Spring Health’s 4-minute confidential quiz identifies a variety of mental health problems beyond just anxiety and depression, and develops a wellness plan tailored to each person. “We know that everyone responds to different things, so we try to tailor our plans to each person,” said Koh. Examples of plans include seeing a therapist who specializes in certain modalities of psychotherapy, self-help resources, and so on. Spring Health has its own proprietary premium network, and teaches its members Spring protocols to treat patients. Spring Health boasts an average wait time of 1.7 days, compared to the average 21 day wait to visit mental health professionals outside the network.
The breakfast series concluded with Koh’s 4 key takeaways.
Firstly, she encouraged attendees to take advantage of Yale’s resources: its people, prizes, perks and programming. “Yale was critical to my entrepreneurial journey,” she shared, lauding the wealth of opportunities available to Yale community members to advance their ideas.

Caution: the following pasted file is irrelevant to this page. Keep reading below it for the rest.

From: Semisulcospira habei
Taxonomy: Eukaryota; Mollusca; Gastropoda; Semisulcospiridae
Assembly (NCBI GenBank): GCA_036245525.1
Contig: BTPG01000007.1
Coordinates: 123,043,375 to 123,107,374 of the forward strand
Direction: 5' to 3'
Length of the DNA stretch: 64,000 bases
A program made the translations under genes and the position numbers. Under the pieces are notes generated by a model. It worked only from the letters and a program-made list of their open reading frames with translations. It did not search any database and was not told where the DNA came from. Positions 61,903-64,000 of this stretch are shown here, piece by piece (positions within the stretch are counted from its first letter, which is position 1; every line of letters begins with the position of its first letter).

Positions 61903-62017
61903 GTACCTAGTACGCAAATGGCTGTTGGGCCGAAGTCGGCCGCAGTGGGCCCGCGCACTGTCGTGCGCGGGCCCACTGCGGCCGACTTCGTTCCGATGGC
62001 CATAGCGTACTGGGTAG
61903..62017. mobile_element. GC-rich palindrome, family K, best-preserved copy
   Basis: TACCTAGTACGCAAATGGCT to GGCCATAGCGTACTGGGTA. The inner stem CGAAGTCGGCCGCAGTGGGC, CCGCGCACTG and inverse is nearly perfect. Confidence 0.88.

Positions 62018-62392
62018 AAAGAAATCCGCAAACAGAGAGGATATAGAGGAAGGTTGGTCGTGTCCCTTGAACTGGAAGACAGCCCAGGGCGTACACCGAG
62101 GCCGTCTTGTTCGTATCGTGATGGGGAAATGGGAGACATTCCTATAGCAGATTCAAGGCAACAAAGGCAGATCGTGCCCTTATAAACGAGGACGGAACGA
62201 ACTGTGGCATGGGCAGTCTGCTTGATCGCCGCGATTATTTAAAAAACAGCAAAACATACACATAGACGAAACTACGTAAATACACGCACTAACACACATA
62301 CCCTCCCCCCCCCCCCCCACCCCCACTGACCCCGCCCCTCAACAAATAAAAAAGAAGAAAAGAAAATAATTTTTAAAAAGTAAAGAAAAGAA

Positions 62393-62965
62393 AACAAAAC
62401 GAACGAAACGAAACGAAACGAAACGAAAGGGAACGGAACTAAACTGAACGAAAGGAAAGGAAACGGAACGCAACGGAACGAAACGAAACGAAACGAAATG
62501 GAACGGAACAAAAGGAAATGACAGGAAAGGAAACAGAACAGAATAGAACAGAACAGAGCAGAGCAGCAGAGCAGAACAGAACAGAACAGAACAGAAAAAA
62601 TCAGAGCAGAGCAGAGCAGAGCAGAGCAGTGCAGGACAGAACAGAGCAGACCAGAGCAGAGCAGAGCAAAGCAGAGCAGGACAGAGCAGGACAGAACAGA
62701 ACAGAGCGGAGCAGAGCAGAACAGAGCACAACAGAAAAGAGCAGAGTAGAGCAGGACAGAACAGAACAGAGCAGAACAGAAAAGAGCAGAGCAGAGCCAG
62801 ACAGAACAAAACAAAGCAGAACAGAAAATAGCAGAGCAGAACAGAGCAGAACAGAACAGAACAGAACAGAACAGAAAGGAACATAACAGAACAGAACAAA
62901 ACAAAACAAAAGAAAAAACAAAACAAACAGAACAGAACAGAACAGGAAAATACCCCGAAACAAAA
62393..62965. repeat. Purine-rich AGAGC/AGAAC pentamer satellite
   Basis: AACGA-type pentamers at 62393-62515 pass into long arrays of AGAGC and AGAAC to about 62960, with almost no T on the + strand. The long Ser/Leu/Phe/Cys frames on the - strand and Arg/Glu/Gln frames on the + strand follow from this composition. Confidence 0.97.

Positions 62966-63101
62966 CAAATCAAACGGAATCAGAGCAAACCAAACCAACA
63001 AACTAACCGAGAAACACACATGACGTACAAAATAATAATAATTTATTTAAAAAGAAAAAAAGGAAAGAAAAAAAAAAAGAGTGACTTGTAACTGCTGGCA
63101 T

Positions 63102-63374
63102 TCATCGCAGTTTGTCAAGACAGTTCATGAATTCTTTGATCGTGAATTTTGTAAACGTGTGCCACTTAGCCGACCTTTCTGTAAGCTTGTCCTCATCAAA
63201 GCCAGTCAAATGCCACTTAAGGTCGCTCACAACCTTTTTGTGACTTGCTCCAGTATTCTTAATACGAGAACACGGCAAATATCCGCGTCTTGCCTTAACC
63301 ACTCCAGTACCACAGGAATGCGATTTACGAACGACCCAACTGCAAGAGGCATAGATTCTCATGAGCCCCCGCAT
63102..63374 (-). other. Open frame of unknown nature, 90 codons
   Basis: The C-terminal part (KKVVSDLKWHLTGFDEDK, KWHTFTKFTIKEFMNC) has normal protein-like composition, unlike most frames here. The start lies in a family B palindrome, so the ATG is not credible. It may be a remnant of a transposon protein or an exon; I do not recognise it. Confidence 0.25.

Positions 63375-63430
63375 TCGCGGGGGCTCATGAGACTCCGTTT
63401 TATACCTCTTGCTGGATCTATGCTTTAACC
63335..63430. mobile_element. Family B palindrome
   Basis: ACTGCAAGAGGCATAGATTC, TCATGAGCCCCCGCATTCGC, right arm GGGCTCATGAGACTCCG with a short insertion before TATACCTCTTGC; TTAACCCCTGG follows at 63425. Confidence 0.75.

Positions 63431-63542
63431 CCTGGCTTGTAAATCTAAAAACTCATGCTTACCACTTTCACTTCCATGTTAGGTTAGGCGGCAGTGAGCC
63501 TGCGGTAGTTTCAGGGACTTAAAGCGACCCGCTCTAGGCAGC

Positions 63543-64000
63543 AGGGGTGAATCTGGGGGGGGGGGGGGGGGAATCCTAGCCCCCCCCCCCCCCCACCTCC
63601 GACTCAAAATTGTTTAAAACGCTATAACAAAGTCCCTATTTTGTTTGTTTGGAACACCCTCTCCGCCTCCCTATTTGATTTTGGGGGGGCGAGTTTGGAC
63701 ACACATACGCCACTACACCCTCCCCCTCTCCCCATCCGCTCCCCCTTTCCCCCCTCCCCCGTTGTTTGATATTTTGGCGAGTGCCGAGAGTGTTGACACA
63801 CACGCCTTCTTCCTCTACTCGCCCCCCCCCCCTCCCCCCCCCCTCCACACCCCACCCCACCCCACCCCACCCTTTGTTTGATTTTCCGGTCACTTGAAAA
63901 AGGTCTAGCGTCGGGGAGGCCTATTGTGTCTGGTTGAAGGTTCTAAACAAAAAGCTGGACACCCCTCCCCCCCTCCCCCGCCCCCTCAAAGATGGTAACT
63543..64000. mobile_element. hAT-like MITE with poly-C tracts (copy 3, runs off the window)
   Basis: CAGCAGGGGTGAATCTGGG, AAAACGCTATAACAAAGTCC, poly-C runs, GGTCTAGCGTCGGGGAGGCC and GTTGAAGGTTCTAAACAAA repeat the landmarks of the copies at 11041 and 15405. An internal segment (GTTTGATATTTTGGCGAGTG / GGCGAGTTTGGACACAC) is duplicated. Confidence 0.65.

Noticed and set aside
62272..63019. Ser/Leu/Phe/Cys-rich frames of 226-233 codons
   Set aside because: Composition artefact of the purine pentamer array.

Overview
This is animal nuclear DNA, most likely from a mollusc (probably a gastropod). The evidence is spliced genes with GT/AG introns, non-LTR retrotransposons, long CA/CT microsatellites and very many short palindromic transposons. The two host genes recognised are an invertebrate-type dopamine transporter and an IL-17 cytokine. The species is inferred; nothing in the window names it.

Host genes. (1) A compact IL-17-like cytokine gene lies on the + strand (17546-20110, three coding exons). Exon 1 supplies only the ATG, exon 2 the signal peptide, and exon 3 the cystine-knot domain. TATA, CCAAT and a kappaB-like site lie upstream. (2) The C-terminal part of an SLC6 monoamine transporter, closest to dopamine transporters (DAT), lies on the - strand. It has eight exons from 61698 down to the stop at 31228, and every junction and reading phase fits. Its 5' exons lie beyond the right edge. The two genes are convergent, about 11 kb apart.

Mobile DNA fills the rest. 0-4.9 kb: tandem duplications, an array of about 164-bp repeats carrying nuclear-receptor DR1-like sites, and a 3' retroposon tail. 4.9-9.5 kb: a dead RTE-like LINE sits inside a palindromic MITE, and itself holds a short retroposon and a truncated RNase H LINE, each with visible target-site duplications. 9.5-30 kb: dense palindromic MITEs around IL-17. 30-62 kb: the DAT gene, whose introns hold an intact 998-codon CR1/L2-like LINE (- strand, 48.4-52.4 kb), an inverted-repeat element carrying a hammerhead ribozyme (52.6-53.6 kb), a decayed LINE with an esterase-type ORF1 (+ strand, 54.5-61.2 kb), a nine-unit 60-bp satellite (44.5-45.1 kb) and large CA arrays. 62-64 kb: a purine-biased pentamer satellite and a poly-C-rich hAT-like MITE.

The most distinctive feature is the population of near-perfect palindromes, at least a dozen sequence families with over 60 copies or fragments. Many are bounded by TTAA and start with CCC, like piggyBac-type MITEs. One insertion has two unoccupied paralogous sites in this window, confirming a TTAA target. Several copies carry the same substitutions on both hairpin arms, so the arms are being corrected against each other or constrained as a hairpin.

Secondly, ignoring 80% of the advice she received was the best thing Koh did for Spring Health. Many professors with more intellectual viewpoints rather than business-savvy approaches told her to abandon the idea — or worse, to let them launch the company instead!
Thirdly, Koh said the world needs more female dorm-room CEOs. “People judge women on experience and men on potential,” she said. “I was the most unqualified person to start spring but I learned quickly and was hungry for knowledge. That chip on my shoulder was what led me to succeed early on.”
Finally, everything is a numbers game. This is something Koh said she learned too late in her business. “I’d get rejections from 3 people, and I’d think I failed, but 3 rejections is not failure,” she said. “You have to build a pipeline and try your idea on a big sample size to really know if you succeeded or failed. I pitched 110 investors and it only took 1 investor to get that money. I made sure my pipeline was huge.”
Veena McCoole is a senior English major at Yale who enjoys horse riding, traveling and eating croissants. Originally from Singapore, she loves hearing from entrepreneurs with game-changing ideas and companies, and is partial to the fashion-tech and wellness sector.